Earlier this year, CNES and NASA signed a cooperation agreement on Dragonfly mission to explore Titan.
Earlier this year, CNES and NASA signed a cooperation agreement on Dragonfly, the fourth mission in the US space agency’s New Frontiers programme to explore the solar system. Dragonfly is scheduled to launch in 2027 and land and begin operations in 2034. The core of the mission is a rotorcraft lander weighing a few hundred kilograms designed to investigate at least a dozen different geologic settings on the surface of Titan, Saturn’s largest moon. The mission’s nominal lifetime is two and a half years. The main French contribution, led by the LATMOS atmospheres, environments and space observations laboratory (CNRS/University of Versailles Saint-Quentin-en-Yvelines – Paris Saclay/Sorbonne University) (1) , concerns the design and construction of DraMS-GC, a gas chromatograph that is part of the DraMS (Dragonfly Mass Spectrometer) instrument suite that will perform chemical analysis by laser desorption mass spectrometry (LDMS) or gas chromatography mass spectrometry (GCMS). These two modes of analysis are intended to look for and identify a broad palette of organic compounds and potential biosignatures in atmosphere and surface samples. Involvement of French scientists (2) in the team for the DraGMet instrument (Dragonfly Geophysics and Meteorology Package) is also planned.
From 2004 to 2017, the Cassini-Huygens space mission’s exploration of the Saturnian system revealed the once enigmatic moon Titan as a world of great interest to scientists, with terrain and chemistry similar in many ways to our Earth. Titan’s atmosphere and its carbon and nitrogen chemistry underlying diverse complex organic molecules make it an ideal planetary-scale laboratory. But this chemistry that could also have the potential to produce chemical species key to life remains largely shrouded in mystery.
The Dragonfly mission aims to unveil these secrets and much more besides. Its rotorcraft will land autonomously in the Shangri-La dune field near the Selk impact crater to explore this region that might harbour key chemical ingredients for life.
The Dragonfly mission’s science goals will be met chiefly through surface measurements, but it will also perform certain programmatic and scientific measurements in flight.
• Sample surface material to determine the level of chemical complexity in an environment producing key conditions for life to develop
• Measure bulk elemental surface composition
• Monitor atmospheric and surface conditions
• Characterize geologic features
• Perform seismic studies to detect subsurface activity and structure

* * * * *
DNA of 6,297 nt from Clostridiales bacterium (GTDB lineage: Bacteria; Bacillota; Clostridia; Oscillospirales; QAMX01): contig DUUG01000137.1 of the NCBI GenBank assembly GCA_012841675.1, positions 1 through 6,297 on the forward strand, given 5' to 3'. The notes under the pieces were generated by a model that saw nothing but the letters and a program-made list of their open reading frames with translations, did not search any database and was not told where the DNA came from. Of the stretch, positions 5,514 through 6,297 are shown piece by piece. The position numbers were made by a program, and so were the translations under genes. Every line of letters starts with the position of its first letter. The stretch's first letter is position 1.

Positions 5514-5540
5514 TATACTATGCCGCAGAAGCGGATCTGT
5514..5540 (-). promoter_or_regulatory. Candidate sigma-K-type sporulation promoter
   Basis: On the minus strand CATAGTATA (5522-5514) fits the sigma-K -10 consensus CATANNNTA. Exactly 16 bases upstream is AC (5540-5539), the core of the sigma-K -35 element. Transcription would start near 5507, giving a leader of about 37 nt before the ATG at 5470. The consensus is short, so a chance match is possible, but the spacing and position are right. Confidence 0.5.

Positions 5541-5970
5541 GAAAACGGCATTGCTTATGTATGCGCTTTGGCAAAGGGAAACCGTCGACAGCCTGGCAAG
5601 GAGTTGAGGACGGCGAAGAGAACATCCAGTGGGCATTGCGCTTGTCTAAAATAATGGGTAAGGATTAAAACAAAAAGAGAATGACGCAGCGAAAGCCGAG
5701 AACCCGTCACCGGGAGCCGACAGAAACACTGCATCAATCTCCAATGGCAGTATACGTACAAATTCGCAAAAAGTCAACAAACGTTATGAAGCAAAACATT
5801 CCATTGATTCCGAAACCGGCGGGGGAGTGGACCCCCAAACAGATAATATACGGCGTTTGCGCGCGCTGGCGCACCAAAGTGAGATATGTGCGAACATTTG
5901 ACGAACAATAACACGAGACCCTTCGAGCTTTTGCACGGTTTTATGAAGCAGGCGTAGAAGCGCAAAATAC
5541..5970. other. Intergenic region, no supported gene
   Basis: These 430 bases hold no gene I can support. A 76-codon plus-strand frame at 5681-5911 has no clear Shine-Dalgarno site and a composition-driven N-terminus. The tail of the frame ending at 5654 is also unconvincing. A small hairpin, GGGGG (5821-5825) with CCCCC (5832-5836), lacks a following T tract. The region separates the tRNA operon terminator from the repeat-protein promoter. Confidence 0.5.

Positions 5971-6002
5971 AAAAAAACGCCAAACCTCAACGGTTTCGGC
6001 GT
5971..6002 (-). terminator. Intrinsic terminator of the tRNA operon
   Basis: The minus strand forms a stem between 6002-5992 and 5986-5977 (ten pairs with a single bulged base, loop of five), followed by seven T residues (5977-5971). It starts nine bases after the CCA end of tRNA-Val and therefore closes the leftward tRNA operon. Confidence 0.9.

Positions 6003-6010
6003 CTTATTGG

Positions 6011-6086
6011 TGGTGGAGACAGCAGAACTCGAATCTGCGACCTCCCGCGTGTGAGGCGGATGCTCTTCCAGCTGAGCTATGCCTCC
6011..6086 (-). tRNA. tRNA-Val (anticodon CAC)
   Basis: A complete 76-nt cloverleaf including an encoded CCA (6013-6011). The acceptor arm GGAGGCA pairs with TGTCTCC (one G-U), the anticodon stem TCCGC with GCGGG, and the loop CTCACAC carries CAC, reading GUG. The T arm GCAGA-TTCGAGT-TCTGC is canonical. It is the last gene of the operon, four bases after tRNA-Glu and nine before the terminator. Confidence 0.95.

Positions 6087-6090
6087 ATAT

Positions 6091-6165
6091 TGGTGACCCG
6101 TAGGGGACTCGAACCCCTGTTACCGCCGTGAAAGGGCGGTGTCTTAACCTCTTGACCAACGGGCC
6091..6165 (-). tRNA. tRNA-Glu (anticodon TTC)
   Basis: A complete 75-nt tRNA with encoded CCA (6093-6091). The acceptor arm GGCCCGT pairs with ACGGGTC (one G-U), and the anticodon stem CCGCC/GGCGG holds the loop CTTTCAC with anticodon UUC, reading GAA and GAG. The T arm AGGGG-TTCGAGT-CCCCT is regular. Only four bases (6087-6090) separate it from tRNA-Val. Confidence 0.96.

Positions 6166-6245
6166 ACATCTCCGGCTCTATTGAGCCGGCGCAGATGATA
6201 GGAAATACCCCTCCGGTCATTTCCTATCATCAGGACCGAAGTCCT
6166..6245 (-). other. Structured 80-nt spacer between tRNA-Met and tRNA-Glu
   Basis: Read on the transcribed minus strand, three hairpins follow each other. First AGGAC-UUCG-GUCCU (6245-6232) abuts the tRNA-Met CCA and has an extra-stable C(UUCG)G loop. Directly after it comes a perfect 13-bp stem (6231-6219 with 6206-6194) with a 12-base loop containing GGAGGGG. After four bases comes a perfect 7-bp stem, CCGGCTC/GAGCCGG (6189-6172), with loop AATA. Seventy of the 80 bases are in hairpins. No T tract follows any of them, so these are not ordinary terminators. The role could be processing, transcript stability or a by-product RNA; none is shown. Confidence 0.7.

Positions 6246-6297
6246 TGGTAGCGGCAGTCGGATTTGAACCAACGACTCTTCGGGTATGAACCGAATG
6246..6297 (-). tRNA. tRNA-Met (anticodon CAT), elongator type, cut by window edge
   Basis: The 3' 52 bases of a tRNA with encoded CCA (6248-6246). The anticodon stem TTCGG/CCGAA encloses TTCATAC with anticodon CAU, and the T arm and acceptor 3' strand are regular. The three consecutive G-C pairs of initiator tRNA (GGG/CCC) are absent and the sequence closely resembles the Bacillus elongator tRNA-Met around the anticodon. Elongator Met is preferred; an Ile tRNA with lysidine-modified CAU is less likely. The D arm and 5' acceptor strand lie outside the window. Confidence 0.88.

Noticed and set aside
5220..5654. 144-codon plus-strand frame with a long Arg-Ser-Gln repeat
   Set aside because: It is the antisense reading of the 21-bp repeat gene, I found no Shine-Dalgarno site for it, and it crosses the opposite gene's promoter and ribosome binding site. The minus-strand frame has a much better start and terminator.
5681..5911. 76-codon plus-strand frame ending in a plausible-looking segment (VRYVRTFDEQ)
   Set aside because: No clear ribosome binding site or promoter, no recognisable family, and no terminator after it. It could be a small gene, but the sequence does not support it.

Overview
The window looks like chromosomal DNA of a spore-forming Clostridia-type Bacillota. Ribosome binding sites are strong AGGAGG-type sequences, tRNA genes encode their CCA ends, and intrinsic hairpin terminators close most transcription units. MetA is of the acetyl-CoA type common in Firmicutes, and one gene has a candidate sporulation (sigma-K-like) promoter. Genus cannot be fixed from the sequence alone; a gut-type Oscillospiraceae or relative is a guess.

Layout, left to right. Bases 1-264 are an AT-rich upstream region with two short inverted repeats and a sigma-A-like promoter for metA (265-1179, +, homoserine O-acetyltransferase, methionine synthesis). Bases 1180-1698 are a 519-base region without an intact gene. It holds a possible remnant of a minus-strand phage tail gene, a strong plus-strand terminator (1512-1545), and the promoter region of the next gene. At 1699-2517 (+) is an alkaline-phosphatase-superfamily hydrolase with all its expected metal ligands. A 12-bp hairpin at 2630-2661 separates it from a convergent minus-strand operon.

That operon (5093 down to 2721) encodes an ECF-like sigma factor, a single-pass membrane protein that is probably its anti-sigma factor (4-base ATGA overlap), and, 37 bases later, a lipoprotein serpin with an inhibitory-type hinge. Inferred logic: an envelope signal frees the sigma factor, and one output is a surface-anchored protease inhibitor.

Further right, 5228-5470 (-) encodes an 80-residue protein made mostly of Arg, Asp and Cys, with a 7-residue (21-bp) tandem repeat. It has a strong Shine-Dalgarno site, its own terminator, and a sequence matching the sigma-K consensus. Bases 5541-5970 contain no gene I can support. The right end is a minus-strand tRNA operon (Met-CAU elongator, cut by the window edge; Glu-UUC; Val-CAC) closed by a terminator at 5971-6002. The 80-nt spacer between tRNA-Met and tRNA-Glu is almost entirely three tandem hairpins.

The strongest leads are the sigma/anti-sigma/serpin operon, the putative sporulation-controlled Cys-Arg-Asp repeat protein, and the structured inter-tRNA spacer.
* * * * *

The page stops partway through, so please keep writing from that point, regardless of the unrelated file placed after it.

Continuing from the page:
• Contribute to near-surface atmospheric profiles
• Provide context for surface measurements and scouting of sites of interest
In addition to the DraGMet and DraMS instruments, Dragonfly’s payload includes DraGNS (Dragonfly Gamma-ray and Neutron Spectrometer) and DragonCam (Dragonfly Camera Suite) for science and navigation.
France will be supplying the DraMS-GC subsystem, two helium tanks and chemical reactant devices for DraMS.
The DraMS-GC module consists of two injection traps and two chromatography capillary columns. The traps concentrate molecules from samples heated in the pyrolysis oven. The columns are capable of separating volatile molecules released from the traps so that they can be identified individually in the mass spectrometer. The two columns proposed will provide complementary capabilities for separating compounds of interest, while also offering a certain amount of overlap to ensure redundancy.
LATMOS is leading the French contribution to DraMS, while NASA’s Goddard Space Flight Center (GSFC) is lead contractor for the DraMS instrument. The Johns Hopkins University (JHU) Applied Physics Laboratory (APL) is leading the Dragonfly mission.
CNES is providing oversight, with responsibility for supplying certain key components—like for example a set of 16 microvalves manufactured by Air Liquide Advanced Technologies—and a large team of experts working on the project.
French research scientists are contributing their scientific expertise to the DraGMet instrument.
(1) Other contributors are the LESIA space and astrophysics instrumentation research laboratory (CNRS/Paris Observatory-PSL/SU/University of Paris), the LISA inter-university laboratory for the study of atmospheric systems (CNRS/Paris-Est Créteil University/University of Paris) and the LGPM process engineering and materials laboratory (CentraleSupélec).
(2) From LATMOS and the IPGP Earth physics institute in Paris.